Written: Lim Wee Teck

For the past two year, the world went through a once in a century pandemic. And we are still trying to get back on our feet. Business leaders are facing a crisis that no amount of training, experience or even those extensive business continuity plans that had been set-up – could have adequately prepared these leaders to respond to. Leaders in all organizations face massive challenges, and just to name a few: how to handle themselves from being overwhelmed, how to motivate others, how to plan for any number of likely scenarios, how to think strategically while still handling the daily fires, how to develop new ways of doing business and how to still take care of oneself with limited time and sleep. Whether during or after the crisis, leaders want an objective sounding board, a safe place to vent and share concerns and fresh perspectives.

Executive and leadership coaching can effectively navigate through these crisis. It can unlock the greater potential of these leaders by raising his/her self-awareness and changing the mental frame from disempowering to activating an empowering frame.

For all of these reasons, it motivates me that now is a good time to be a coach. The coach can help leaders to be more productive, lead more effectively and find the higher purpose goal. Afterall, I had always associated myself with the identity of a people developer.

Right now nothing is known. No one really knows how long the crisis will last or how it will unfold. This is good news for coaches who come from an executive or management background. At least that is what I thought. Being a beneficiary of executive coaching myself, albeit in a casual form I embarked on my professional coaching certification during the pandemic. The passion in people development, to be an architect for someone’s success, to play a part in uprooting our own belief system that no longer serve us or that which is holding us back from reaching our goals or life purpose, that was my higher life purpose.

The coach doesn’t have the deep business insights nor background to step in and offer advice, or steer the conversation where they (CEO, VP or Directors) think she/he should go. Almost everything is unknown. That is not what coaching is.

As a coach, we are the master of the process so all we do are to apply the coaching skills. Pure coaching skills – listening, empathy, and asking powerful questions based on what is being shared. To have trust in the process is what all coaches learn from the start.

In such uncertain business condition like right now, these leaders’ minds are like a mechanical clock that is wound too tightly and ticking too fast. A good coach can help the leader to regulate this, to create the self-awareness that he/she is in control of the clock key. A coach does this by listening, empathizing, and letting the leader guide the conversation. Have the leader determine when his/her clock needs winding and unwinding. The client feels less stressed out, and is able to generate new ideas and perspectives.

The first and most difficult step, in coaching leaders through a time of crisis is to get them to take time for a coaching conversation at all. It is not hard to argue that surviving the crisis takes top priority, in fact this presents the perfect time for coaching. Leaders could use a few minutes to unwind, prioritize, share their own concerns and develop a plan to move forward — even a little. Spending just a little bit of time in a coaching conversation could help them find ways to be more productive, recharge and cope. The trick is to know how to get the leader to agree.

How might one get the leader to welcome coaching? Following is my personal account of the first encounter of coaching a business leader.

Just the other day – “These are really challenging times for our organization. With the new CEO on board. We have to increase the value of our manufacturing locations to the company.” lamented Jerome, my factory General Manager. That’s a coaching opportunity that just presented itself. But how do I start a coaching conversation with Jerome who runs the largest revenue manufacturing location?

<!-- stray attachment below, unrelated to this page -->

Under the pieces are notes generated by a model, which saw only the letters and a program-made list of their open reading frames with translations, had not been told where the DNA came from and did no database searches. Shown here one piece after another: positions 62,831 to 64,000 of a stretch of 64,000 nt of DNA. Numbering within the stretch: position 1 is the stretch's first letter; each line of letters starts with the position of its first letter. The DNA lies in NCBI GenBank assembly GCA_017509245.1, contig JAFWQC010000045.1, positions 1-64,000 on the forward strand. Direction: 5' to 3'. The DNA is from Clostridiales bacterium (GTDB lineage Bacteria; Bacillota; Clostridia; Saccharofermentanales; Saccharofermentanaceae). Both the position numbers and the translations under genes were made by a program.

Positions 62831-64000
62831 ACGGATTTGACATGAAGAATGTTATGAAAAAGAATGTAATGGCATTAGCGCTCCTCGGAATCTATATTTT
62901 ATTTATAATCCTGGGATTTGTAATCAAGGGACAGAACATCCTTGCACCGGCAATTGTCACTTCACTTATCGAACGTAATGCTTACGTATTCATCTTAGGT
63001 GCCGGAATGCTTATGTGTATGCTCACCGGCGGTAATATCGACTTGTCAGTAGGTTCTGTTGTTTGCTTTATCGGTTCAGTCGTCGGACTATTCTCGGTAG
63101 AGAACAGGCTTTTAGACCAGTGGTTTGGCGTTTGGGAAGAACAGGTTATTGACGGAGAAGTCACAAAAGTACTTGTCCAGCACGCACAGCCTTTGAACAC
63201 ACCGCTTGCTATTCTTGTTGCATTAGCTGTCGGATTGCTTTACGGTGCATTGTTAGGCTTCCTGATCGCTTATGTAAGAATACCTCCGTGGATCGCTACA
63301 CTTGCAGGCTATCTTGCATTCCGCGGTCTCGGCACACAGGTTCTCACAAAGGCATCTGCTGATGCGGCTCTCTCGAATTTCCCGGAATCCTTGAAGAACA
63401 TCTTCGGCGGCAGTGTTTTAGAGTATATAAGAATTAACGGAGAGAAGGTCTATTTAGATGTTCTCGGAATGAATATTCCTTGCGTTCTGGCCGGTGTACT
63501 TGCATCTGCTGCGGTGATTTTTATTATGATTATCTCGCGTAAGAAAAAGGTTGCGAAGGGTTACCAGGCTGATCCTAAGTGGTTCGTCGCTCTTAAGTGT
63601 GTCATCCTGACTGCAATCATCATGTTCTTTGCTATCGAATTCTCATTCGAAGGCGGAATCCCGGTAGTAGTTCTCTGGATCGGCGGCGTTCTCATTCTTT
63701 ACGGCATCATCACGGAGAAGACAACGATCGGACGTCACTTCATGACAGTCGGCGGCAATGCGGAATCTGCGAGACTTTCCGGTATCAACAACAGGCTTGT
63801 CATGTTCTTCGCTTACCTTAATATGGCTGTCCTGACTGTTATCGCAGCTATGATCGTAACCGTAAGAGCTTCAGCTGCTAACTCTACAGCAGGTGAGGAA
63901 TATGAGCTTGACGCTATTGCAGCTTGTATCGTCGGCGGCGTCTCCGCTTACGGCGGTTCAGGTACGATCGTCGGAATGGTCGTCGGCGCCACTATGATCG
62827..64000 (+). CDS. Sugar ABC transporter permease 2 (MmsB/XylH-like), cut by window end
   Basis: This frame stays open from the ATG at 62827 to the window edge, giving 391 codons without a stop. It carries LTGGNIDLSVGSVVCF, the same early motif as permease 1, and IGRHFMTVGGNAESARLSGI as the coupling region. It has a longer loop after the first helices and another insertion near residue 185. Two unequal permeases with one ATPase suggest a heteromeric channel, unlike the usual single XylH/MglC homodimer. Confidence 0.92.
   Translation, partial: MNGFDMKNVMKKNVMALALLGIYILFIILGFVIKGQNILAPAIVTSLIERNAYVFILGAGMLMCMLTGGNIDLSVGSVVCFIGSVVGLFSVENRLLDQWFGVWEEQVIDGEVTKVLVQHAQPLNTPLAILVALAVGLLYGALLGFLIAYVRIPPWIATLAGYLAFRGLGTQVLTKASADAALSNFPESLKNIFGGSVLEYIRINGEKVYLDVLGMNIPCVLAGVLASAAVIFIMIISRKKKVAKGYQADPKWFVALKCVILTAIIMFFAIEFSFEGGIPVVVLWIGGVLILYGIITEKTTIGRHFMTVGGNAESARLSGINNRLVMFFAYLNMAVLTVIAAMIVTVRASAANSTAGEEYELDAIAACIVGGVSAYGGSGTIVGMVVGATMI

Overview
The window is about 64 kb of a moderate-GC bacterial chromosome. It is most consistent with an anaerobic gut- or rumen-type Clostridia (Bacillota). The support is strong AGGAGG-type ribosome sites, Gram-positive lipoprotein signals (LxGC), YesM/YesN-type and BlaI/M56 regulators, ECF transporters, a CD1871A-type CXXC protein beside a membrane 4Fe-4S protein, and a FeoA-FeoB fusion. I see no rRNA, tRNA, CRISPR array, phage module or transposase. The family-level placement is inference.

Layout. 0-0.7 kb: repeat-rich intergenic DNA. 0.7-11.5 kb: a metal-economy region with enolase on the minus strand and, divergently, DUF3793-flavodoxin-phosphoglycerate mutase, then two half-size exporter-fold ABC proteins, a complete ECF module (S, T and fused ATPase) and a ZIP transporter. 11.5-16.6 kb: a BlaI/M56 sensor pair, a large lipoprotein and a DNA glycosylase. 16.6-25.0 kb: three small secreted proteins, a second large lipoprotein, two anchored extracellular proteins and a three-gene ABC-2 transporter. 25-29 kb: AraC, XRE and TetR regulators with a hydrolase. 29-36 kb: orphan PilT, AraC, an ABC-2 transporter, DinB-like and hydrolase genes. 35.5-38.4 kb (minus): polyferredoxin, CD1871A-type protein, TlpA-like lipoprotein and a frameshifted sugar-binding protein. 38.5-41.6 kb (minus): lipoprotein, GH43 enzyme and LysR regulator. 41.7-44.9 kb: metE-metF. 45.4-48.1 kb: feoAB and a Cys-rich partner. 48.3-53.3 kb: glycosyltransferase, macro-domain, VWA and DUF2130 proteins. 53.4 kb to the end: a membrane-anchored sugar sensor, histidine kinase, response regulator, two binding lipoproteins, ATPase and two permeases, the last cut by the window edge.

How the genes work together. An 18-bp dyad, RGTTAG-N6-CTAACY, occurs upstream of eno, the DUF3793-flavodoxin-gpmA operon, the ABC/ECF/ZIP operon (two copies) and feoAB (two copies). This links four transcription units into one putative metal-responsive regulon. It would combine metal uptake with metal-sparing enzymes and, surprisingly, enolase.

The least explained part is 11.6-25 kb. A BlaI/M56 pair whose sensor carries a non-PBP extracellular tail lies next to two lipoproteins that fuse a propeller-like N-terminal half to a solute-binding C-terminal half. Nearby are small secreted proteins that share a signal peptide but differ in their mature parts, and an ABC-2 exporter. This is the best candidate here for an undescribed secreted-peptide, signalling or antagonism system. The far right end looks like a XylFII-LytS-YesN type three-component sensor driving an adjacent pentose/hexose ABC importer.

Coach: What is in your mind?

Jerome: I feel overwhelmed with all the expectations of running this factory. We got to meet our deliveries pandemic or no. We are under tremendous cost pressures with all these restrictions and not to forget that our people is the last thing that I want to touch, be it to reduce cost or adjust for the reduced demand.

Coach: Why does this concern you so much, Jay (short for Jerome)?

Jerome: I want to make this a great factory. But right now, I don’t think I am good and I am doubting my ability.

This is when I shared with Jay about executive coaching. He was open to the idea and was keen to have me being his coach. I applied the SEE-SAY-DO coaching model from CCA (Corporate Coach Academy) and used the 7-step protocol. Putting my trust in the model and the process, this was how it went.

SEE stage
This stage comprises Trial, Contract and Discovery. In Trial, the key result area (KRA) is acceptance where the coaching case and suitability of the coach-client is established. During Contract, the KRA was to get agreement. Here is where the goal, the scope of the goal, a goal name and the roles & expectations for both coach and coachee are agreed.

Coach: What is the goal here, Jay?

Jerome: I want to bring automation to this factory. This will make us competitive and ensure that the factory will be here for the next 20years.

Coach: How will this automated factory look like?

Jerome: The current manual tasks like the movement of material will be handled by robots. The work of retrieving data from operations for the daily, weekly and monthly required by manufacturing and process engineering will be automated so that the team can put the time freed up to work on real improvements which are badly needed now. So it will be something like this – our operators in the factory floor will be able to skill up to do what the Technicians are doing. Technicians will be trained to do Engineers’ work and Engineers, they will be focused on real improvements that fixes our chronic issues and bring cost and productivity gains. In short, operator do Technician’s role, Techs do Engineer’s tasks and Engineer do improvements.

Coach: And what does this mean to you as the GM of the factory?

Jerome: Me? *long pause*… I will be….. I will be coaching and mentoring my staff. Working with them to bring this factory to its full potential. I am transforming this place. I want to be the one that make this factory part of the Industrial Revolution 4.0 that’s happening around this country. That is what this means to me.

Having get to Jay’s real goal, we came up with a goal name – “J the change agent”. At Discovery, getting insights is the KRA. A significant amount of time of the coaching journey is taken by this stage to delve deeper into Jay’s story and get to understand his goal better. With that, then move towards identifying the key areas of that goal and get the desired outcome.

Coach: Jay, recall our earlier conversation and the doubt you have. Why?

This is when Jerome started to share on what was really bothering him. Jerome had just been promoted to the factory General Manager 3 months ago. Our previous GM, Daniel had made such a positive impact having doubled the size of the factory operations and in the process of this, developed a core team of leaders in this factory. This resulted in Daniel landing the role of the right hand man to our COO.